Yeah, no, that’s fantastic.
Twitter or Instagram Emily and why?
Ooh, look, with the audience, I would absolutely say Twitter. I would not have gotten to the level of comfort that I have with sharing my own mental health story if it wasn’t for Twitter. So that’s the one for me.
Excellent. Next question.
Your favourite science-related joke or movie or book?
And extra points if you go for the joke.
I’m not a funny person. I’m a serious person. I take things way too seriously.
First thing that is coming to mind is a researcher called Ocean Ramsey. She’s an ocean conservationist. She works a lot with sharks. And she’s got a book about understanding the behaviour of sharks. She’s been working with them since she was a toddler. And she’s learnt to understand a lot of their different behaviours and how we as humans often misinterpret those behaviours, and how we can learn to actually swim safely or more safely in an environment that really belongs to sharks.
So I’m a beach bum, an absolute ocean lover. It’s my favourite place in the world. So that, that’s a really special message I think.
Hmm, that’s great. It is. So Emily, last question. You’ve done a fair bit of story telling yourself and you’ve facilitated a lot of other scientists to tell stories. I’m curious to know whether you’ve got a, a top tip for storytelling.
When you’re in conversation with people, I think the best way to get them to sort of share their story, aside from asking open-ended questions, I think is really just learning to be silent. And learning to listen. And create that space to allow that person to sort of open up.
So many times on the podcast I’ve asked a single question and it sort of led the guests to go back, go back many many many years. And you can sort of just tell that they’re, they’re kind of back in that moment that they were in and they’re telling their story from there because there’s no interruptions around them. I’m not prompting them with any extra questions. It’s really just flowing naturally from their memory.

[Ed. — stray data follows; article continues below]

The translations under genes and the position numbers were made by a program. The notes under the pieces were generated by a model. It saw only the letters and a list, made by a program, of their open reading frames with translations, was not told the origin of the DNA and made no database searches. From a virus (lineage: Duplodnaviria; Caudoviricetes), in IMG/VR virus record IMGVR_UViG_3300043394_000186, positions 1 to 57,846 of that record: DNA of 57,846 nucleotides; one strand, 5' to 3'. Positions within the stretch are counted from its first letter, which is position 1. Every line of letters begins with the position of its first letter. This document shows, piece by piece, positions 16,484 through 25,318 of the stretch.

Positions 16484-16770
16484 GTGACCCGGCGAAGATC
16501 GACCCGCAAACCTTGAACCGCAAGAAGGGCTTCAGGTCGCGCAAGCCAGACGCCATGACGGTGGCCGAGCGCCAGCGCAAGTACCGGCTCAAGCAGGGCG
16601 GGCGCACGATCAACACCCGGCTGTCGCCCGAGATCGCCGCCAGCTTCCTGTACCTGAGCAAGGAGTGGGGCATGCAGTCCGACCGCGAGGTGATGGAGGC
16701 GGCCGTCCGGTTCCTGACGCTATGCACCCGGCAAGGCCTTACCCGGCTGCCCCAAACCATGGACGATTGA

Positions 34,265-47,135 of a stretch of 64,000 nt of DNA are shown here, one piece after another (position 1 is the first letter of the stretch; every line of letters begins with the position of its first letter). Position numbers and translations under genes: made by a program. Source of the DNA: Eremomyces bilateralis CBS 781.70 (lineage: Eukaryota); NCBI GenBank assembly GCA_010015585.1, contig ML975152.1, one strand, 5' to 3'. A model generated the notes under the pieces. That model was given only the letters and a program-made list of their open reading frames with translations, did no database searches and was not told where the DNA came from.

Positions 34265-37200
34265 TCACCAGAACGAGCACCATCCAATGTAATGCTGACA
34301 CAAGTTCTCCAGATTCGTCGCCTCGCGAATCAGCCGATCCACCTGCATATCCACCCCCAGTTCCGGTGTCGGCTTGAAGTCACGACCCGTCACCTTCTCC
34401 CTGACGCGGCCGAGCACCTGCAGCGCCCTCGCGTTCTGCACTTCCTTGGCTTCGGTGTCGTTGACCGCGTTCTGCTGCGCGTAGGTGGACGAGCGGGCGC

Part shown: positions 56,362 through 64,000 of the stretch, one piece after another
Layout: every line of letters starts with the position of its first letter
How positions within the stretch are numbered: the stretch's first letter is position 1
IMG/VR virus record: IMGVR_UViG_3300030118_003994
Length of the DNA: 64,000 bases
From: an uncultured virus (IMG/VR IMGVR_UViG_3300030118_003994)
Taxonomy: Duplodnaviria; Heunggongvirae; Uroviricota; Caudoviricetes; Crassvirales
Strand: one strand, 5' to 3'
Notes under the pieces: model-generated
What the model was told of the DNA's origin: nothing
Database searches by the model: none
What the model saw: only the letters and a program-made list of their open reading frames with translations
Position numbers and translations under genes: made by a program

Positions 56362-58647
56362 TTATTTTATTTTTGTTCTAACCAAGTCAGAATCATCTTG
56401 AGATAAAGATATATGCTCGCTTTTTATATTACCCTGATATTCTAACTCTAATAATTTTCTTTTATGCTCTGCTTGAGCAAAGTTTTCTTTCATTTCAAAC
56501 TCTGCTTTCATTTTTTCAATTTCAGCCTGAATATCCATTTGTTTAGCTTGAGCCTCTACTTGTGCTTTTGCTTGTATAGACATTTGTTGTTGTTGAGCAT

So I think that’s a really good way of allowing someone a platform and space to sort of tell the story that they want to tell. And honestly, everyone has a story. So it’s yeah, it’s fascinating to see those come out.
Yeah ’cause so often communication is a, is a two-way street and the listening can be just as important and sometimes forgotten. So I think that’s great advice.
Fantastic. Emily, that was wonderful. Thank you so much for coming on the podcast and I think that was a really valuable discussion. So much appreciated.
Thanks so much for having me. I’ve really enjoyed this. I was looking forward to it and I’ve enjoyed it the whole way through. Hopefully I don’t have a vulnerability hangover afterwards.
And to everyone listening, all of the various links and articles and podcasts and Twitter accounts and everything that Emily’s mentioned, we’ll obviously add to our show notes. So just head there so that you can join in this really important conversation.
Thank you for the work you do Emily. We’re big big big supporters of helping people to thrive in their chosen, chosen areas of research and study. And I think mental health is just probably the the top thing that isn’t spoken about enough. So thank you.
Thanks for listening and thanks also to our wonderful production team, Stephanie Wong and Steven Tang for making these episodes happen behind the scenes. And thanks also to you, our listeners for your support.
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But that’s all for this week. We’ll be back in your feed next Tuesday. See you then.